I know this goes against my whole philosophy of being unimportant, but hang with me for a second. Consider volunteering for additional tasks that truly interest you at work. Many of these tasks will include a creative component, like maintaining the company’s web site, or creating charts or graphs for a report, or even going to college career fairs or trade shows and representing the company. In a previous life, I offered to help maintain the web site of a small business that I used to work for, which turned into an opportunity to lead the creative components of the site. An awesome opportunity.

Also, be open with your boss about your work. If you want to get more involved in a creative element of the company, ask! Many in leadership appreciate it when staff members express an interest in getting more involved within the company. It means you’re probably going to be around for the long haul, which could make raises and promotions easier to justify.

4. Get out of the office

One of the best ways to clear your mind is also quite simple: leave. Step out of the office and take time for yourself during the day. Walk around the office building. Or, take a day off when you feel like you need one. When you’re in a rut, the very best way to get yourself out and thinking more creatively is to stop doing what you’re currently doing. If you must, schedule time into your day for this time. Once your “free thinking” time comes, take it. You’re done with work for a few minutes.

There is nothing wrong or “lazy” about taking time for yourself – every day, even while you’re at work.

Work quality shrinks when you’re confined to a desk and a monitor. Innovation suffers. And let’s face it, sitting on your ass all day just plain sucks. It’s not good for your mind, body or soul.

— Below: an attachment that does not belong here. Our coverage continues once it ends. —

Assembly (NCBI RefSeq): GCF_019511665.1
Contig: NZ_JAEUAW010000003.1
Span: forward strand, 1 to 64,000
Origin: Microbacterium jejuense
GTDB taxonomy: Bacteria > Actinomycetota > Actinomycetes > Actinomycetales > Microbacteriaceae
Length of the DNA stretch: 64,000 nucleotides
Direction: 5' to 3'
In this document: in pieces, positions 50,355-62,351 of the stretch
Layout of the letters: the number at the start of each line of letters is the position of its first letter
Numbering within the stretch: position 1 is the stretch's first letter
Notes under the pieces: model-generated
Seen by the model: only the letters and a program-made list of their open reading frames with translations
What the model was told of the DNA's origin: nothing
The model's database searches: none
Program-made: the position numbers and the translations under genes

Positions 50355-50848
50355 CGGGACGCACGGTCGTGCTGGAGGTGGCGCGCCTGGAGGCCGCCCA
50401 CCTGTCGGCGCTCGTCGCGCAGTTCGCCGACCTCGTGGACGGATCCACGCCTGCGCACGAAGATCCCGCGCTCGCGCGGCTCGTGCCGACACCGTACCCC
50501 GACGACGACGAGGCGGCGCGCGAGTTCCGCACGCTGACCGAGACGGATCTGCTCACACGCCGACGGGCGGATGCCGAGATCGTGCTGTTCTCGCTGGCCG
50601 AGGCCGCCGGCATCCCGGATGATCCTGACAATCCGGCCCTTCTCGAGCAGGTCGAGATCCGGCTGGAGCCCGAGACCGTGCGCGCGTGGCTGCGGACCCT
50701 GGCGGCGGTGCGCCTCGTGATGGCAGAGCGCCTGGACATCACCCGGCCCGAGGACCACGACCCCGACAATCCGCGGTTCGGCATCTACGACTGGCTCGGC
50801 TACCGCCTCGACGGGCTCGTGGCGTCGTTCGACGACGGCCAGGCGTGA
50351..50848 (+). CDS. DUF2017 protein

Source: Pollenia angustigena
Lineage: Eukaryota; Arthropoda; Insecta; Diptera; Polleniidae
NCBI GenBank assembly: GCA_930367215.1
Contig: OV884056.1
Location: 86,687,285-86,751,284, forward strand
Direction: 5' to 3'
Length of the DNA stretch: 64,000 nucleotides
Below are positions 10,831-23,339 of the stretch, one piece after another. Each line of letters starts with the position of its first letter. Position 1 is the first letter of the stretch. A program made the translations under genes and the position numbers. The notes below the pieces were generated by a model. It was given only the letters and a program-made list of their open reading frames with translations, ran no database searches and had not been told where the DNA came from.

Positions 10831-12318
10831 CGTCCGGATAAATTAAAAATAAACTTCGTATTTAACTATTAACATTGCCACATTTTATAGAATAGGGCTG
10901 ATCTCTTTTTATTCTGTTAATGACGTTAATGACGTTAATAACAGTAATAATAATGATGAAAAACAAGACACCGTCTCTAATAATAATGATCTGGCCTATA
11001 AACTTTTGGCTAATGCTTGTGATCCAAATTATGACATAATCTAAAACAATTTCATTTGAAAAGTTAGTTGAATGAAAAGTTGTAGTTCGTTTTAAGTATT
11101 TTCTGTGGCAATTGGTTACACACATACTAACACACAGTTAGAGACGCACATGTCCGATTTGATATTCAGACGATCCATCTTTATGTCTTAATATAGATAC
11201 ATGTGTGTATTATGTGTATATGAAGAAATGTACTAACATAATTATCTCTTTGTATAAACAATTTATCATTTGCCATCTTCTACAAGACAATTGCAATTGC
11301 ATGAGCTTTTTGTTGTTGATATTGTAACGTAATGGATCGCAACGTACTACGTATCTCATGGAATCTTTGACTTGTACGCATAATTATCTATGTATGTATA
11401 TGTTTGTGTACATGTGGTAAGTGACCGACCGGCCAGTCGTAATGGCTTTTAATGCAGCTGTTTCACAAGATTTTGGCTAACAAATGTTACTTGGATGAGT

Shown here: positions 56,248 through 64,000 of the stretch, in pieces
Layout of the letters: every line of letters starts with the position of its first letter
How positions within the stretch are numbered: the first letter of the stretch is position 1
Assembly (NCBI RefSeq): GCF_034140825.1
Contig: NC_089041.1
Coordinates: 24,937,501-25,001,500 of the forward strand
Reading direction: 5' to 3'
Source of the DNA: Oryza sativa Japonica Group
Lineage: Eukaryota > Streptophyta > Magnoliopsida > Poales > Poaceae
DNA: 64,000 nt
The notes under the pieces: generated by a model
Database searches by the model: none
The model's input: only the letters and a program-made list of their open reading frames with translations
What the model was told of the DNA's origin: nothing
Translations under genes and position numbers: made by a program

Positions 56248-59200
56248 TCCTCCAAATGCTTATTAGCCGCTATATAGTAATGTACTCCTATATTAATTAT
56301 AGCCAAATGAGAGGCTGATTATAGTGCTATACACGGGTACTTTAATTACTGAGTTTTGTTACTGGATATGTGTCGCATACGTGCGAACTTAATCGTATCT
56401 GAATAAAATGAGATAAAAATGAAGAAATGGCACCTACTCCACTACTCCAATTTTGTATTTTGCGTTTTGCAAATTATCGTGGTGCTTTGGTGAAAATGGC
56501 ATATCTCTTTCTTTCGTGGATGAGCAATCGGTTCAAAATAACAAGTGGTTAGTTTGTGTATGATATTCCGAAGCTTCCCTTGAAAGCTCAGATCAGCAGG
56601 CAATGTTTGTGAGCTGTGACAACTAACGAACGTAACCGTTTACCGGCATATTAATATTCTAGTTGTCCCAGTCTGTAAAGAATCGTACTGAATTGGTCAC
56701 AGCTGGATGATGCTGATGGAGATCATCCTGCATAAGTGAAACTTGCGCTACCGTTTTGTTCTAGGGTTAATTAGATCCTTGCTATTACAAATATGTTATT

5. Stop talking and start doing

It’s great to want to be more creative, but what are you actively doing to make it happen? Are you recording your ideas somewhere and refining them every day? Are you setting time aside to address these ideas? We can want something bad enough until we are blue in the face, but if we refuse to prioritize that something, it will never happen. Guaranteed.

Being more creative at work is as simple as doing it. Take some of these ideas and try them out. Test them. Refine them. Along the way, you will probably stumble on an even better idea. And that’s great! Try that one, too. Just do it.

Don’t talk about being creative, or text your buddies lamenting the fact that your job is akin to a jail cell for your mind. A lot of us are in the same boat. It happens. Very rarely does talk produce results. Stop talking and start doing.

What other ideas for being more creative while at work do you have? What has worked the best for you in the past?

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Comments

28 responses to “Five ways to be creative while working full-time”